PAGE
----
January 1, 2010
Ultimate Warrior: Robinson a true leader
IRVING, Texas - It seems like only yesterday Zac Robinson was out at wide receiver in the Independence Bowl.
He was so talented that coaches just had to get him out there somehow. With Bobby Reid at quarterback, Robinson got out on the field however he could.
But how quickly time changes things. The next season he supplanted Reid, took control of the OSU offence and never looked back.
And now, on the verge of his final game in college, the fifth-year senior is pumped to get out there and try and the Cotton Bowl Classic.
"I'm excited," he said. "It's going to be a lot of fun. I'm going to look at it as just another other game. Not try to get too hyped up or be like Man this is my last one and I've got to do this and stuff like that and just go out and have fun with my teammates and try to execute as well as I can and get a win."
Over the years, Robinson has proved his worth on the playing field. With 10,048 yards of total offense, the Littleton, Colo., product has been a big part of the OSU offense the past few years. He is the school record-holder in that category, as well as passing yards (8,199) and touchdown passes (66). He also holds a single-season school record in completion percentage (65.0 in 2008) and single-game record for completion percentage (85.2).
But it's his toughness that he will be remembered for most. At times when other QBs might want to sit things out, Robinson has always gamed it up and went out acted like a warrior.
"The thing with Zac, you know, Zac can get hit 100 times in a game and you'll still see him run without a flinch," Keith Toston said. "For most quarterbacks, I'm not saying that Zac doesn't slide, but if he's caught in a situation where he can't slide, I've seen a lot of guys flinch like they're scared to get hit. That's one of the things that has helped Zac out, because if you don't flinch you have a chance to come out on the other side. He's pressure-free when he's in the pocket. He can have guys all the way around him and he'll find ways to slip in and out of it."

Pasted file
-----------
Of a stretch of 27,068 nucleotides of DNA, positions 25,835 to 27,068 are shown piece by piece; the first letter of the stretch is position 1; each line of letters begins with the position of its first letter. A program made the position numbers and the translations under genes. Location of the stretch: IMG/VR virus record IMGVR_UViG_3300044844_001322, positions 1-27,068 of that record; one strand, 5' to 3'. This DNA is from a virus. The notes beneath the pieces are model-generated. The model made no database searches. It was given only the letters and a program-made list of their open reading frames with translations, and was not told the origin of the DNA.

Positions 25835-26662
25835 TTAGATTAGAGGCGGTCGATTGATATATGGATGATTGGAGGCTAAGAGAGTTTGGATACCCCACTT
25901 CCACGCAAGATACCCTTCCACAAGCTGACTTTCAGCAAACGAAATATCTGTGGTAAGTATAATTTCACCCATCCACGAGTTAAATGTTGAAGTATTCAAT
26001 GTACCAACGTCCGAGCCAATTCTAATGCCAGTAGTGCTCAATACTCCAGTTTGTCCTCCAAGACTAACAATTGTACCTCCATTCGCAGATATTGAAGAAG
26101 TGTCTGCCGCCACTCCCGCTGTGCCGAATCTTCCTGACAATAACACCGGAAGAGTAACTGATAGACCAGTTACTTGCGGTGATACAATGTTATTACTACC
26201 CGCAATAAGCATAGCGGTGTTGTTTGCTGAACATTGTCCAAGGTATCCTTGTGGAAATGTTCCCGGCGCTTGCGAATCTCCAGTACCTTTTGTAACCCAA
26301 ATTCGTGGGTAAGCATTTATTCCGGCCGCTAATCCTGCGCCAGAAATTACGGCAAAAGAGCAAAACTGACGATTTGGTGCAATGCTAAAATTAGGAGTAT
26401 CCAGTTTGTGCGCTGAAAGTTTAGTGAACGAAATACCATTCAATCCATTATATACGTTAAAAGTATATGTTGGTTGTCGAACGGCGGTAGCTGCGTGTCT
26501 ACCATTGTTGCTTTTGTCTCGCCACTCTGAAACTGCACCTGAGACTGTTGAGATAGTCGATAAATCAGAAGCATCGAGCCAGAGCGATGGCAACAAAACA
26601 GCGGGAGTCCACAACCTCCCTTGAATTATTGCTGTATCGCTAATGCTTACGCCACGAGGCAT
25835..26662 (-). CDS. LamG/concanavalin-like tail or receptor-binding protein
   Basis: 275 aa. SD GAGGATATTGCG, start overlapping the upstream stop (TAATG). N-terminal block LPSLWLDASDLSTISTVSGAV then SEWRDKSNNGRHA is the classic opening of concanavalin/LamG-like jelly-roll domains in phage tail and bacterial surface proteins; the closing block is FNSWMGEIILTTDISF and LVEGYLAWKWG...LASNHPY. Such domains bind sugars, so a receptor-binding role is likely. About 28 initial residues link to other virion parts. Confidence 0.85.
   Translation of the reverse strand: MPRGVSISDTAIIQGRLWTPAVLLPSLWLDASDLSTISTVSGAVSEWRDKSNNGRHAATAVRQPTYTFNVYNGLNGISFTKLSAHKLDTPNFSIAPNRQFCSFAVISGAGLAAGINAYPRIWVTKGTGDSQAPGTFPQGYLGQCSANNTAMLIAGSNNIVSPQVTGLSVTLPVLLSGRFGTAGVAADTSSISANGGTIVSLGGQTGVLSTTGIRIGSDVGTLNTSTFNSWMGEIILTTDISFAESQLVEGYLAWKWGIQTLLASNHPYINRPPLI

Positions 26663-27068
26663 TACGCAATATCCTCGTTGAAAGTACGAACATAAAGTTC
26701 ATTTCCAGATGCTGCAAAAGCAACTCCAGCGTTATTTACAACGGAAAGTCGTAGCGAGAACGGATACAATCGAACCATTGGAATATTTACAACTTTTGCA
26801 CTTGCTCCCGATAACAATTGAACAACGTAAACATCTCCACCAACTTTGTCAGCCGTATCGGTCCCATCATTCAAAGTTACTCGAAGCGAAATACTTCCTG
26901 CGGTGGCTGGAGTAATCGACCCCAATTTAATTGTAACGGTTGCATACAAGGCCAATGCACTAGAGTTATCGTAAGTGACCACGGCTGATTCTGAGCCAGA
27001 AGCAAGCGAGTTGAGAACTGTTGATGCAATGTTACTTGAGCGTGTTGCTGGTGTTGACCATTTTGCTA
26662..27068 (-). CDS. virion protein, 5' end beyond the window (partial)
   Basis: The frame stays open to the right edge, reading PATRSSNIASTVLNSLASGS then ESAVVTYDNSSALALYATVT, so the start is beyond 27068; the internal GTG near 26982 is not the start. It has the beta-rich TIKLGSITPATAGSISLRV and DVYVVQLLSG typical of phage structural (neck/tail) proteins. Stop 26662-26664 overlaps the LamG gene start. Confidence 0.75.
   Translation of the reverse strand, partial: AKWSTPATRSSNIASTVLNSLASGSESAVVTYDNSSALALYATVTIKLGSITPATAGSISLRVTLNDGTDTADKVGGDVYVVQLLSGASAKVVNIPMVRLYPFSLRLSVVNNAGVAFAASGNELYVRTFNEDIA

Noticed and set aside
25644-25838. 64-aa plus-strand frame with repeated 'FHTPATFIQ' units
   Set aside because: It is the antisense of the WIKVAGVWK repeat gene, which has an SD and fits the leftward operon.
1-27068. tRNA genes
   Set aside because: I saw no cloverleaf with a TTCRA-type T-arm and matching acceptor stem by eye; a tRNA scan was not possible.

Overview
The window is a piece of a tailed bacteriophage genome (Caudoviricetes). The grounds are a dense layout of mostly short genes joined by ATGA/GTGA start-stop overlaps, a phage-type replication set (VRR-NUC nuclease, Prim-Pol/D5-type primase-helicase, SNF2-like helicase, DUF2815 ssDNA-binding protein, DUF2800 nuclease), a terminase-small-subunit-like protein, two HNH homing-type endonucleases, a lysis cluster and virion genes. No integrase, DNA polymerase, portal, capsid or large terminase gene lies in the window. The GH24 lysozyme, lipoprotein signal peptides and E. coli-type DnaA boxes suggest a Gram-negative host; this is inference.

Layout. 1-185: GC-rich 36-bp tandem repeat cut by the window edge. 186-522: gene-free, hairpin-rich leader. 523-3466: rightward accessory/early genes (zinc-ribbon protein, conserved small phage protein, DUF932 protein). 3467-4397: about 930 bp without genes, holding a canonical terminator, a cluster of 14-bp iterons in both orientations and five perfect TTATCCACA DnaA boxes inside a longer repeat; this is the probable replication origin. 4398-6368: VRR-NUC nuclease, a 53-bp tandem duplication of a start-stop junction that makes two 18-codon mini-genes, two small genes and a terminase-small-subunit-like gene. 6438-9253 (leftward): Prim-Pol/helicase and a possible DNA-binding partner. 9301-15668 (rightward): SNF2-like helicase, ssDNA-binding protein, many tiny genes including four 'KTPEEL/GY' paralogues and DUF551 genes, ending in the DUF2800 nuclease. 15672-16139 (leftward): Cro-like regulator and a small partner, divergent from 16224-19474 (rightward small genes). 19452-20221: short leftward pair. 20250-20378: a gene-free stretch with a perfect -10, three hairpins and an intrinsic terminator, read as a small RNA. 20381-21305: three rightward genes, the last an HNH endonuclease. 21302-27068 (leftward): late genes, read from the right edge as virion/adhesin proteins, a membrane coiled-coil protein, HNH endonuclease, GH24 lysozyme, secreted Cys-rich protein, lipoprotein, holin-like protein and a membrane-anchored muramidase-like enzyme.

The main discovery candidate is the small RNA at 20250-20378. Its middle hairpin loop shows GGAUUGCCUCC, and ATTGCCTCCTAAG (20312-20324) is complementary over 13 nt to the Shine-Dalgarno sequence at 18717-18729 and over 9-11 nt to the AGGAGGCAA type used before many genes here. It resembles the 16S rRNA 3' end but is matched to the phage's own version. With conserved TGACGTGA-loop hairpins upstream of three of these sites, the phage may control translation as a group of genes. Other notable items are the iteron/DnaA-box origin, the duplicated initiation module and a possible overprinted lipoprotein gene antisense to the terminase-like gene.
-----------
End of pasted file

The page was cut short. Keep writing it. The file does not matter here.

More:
But, at times, that fearless attitude can be something that has to be contained.
"Zac is real tough," DeMarcus Conner said. "When he had the concussion against Texas Tech, he wanted to come out and play against Colorado. But we had to tell him to chill and that we had this so he could come back for the OU game. Anybody of Zac's caliber that wants to go out there and compete is wonderful. Zac's toughness overall makes everybody else tough."
Coming out of high school, Mike Gundy and Co. knew they had a winner on their hands. But what can you really know about a young kid when he first steps foot on campus.
"He was a just a back up, you know?" Toston said. "Bobby Reid was having a great year my freshman year and broke some records here and there and Zac just never really got a chance to go out and play. When Bobby struggled early my sophomore year, it gave Zac a chance to step up and try to make some plays."
And he made plays. Statistically-speaking, his high point was in 2007, when he passed for 2,824 yards and 23 touchdowns and ran for 847 yards and nine scores. This season the numbers were a bit lower than the previous two seasons, but his tough mindset and leadership ability was very important in a season where other key offensive starters were injured or off the team.
Tomorrow, he leads OSU out onto the field for the final time, against Ole Miss in Cowboys Stadium. Will his run as leader of the Cowboys be tarnished with a loss in the Cotton Bowl?
"You really can't put that much into one game," Robinson said. "The whole body of work and the whole career and things like that - we want to win this football game first and foremost. But we expect to do that and we're excited for the challenge but we're not putting a whole lot into just one game."
And after this game, No. 11 will turn his attention to his next big goal, the NFL. Judging by his tough-as-rawhide approach, there's little reason to doubt he can make it somewhere at the next level, even if he has to catch passes instead of throw them.
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